Often with postgraduate research, this can be a lot more difficult as many of the expectations are tacit/nobody has ever done the research you’re doing so clarifying what’s actually required can often feel like finding your way in the dark. I heard a great talk on this by Jonathan Bader – if you ever get to hear him speak – I would highly recommend it!

2. Facilitates the development of self-assessment (reflection) in learning:  I wrote about the important of reflection in my last post. I think there are a number of really excellent ways to development reflection. One which I have been quite interested in is the ideas of ‘comments not grades’ which I first came upon is a great 2 part documentary called ‘The Classroom Experiment’. The premise is that we’ve become so preoccupied with grades that we don’t take note of the comments we get. In the experiement, the teachers return students’ work without grades but rather only with comments for improvement; leaving the students none the wiser as to how they’d performed much to the frustration of the students. I noticed this frustration in myself this week when I received feedback and all I wanted to say was, “Ok, fair enough, but is this work passable?” We need to move from a preoccupation with results to a preoccupation with learning.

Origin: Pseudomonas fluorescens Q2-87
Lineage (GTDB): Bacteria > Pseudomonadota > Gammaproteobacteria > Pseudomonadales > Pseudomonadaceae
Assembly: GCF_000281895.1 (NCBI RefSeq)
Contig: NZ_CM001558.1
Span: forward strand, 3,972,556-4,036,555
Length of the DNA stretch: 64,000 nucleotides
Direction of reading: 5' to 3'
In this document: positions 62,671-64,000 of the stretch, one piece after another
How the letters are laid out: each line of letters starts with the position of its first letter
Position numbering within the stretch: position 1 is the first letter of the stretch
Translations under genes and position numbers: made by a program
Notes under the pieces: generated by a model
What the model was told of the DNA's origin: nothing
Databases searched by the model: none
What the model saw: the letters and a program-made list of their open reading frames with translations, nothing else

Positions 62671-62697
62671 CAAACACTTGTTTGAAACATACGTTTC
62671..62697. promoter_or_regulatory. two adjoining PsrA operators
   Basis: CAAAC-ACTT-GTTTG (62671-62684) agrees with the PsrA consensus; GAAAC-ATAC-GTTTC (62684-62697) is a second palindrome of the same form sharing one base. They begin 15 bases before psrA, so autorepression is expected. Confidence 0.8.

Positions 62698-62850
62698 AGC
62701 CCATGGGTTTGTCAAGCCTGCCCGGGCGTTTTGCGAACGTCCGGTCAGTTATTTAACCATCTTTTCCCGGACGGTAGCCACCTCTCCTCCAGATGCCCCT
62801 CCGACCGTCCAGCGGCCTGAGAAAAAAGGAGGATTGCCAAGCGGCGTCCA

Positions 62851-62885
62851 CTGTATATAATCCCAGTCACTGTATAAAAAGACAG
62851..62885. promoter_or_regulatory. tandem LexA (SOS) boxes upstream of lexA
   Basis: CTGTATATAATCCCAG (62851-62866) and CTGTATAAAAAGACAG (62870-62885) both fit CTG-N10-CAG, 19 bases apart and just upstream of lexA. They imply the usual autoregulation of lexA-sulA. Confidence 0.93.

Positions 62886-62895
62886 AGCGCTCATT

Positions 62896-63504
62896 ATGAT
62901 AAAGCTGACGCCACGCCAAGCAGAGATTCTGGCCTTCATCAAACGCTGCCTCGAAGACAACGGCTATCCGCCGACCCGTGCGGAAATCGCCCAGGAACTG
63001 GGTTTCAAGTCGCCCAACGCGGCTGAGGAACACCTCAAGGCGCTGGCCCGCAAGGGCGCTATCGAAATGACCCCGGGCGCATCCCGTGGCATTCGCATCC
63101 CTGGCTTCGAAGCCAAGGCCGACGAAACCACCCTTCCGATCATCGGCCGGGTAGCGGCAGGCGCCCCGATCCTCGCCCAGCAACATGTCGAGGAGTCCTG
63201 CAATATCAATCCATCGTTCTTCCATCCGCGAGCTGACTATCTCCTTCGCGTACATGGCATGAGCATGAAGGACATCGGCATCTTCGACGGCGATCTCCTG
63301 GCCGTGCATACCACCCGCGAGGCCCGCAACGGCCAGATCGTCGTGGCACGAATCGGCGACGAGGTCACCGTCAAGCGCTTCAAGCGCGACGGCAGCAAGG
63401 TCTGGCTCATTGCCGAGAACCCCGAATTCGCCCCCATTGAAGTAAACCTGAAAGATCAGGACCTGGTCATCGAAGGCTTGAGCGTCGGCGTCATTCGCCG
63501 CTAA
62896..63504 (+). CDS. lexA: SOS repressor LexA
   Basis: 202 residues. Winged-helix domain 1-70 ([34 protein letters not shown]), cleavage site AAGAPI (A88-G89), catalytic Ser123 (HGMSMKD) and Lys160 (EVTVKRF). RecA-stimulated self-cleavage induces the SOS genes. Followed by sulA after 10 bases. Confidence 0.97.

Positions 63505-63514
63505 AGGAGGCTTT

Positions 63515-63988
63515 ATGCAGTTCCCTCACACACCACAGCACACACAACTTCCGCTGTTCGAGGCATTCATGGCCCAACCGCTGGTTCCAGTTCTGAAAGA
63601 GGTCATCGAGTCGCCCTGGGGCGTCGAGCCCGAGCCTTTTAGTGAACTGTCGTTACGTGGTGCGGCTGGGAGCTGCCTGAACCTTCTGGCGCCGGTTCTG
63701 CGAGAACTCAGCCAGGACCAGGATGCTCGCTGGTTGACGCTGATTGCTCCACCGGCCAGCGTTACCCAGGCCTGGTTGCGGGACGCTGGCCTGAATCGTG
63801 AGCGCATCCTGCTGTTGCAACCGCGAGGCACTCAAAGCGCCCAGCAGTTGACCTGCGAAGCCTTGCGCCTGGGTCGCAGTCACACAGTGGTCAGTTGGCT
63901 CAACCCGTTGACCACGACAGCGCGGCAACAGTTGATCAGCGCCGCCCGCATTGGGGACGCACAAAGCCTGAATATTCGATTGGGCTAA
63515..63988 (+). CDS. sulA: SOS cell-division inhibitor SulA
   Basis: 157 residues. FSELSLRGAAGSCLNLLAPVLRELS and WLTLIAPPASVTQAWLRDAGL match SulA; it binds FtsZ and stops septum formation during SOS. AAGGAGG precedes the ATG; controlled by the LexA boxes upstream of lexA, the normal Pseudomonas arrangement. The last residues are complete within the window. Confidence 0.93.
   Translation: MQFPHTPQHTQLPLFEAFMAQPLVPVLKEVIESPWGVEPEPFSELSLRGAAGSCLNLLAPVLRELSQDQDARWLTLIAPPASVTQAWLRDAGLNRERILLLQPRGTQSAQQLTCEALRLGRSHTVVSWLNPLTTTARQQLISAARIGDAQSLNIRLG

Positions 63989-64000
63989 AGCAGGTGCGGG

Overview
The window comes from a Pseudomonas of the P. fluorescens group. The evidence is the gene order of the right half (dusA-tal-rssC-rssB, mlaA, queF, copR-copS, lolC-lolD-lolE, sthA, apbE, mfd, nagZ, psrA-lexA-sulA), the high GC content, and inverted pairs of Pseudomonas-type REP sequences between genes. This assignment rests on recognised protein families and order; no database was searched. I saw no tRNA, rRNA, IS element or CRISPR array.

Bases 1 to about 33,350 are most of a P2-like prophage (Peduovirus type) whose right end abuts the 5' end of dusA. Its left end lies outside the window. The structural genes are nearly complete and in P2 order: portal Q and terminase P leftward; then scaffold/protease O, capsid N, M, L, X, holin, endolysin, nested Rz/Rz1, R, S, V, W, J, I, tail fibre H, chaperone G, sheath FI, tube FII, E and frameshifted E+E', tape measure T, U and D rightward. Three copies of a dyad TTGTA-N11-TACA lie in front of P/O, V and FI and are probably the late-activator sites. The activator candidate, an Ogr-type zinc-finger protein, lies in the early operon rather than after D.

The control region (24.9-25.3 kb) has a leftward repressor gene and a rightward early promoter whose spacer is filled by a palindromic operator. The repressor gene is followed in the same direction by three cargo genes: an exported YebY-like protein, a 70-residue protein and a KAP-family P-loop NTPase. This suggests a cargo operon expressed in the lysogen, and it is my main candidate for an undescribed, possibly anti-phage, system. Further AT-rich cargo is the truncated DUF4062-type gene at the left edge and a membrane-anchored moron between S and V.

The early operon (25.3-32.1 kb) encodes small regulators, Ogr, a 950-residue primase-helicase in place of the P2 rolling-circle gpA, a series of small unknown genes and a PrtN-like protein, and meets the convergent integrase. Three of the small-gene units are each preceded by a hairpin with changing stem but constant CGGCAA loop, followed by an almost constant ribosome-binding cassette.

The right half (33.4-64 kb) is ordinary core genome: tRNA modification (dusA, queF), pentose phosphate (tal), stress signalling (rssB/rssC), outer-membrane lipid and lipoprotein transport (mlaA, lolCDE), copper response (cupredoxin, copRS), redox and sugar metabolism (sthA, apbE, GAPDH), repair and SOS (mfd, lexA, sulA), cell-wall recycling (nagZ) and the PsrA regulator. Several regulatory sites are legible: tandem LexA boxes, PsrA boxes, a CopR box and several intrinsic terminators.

3. Delivers high quality information to students about their learning: What I find most interesting about this principle is that it talks about providing information about learning rather than assessment. This point might be best paraphrased by simply saying – tell students how to improve and not just what they did or did not do well!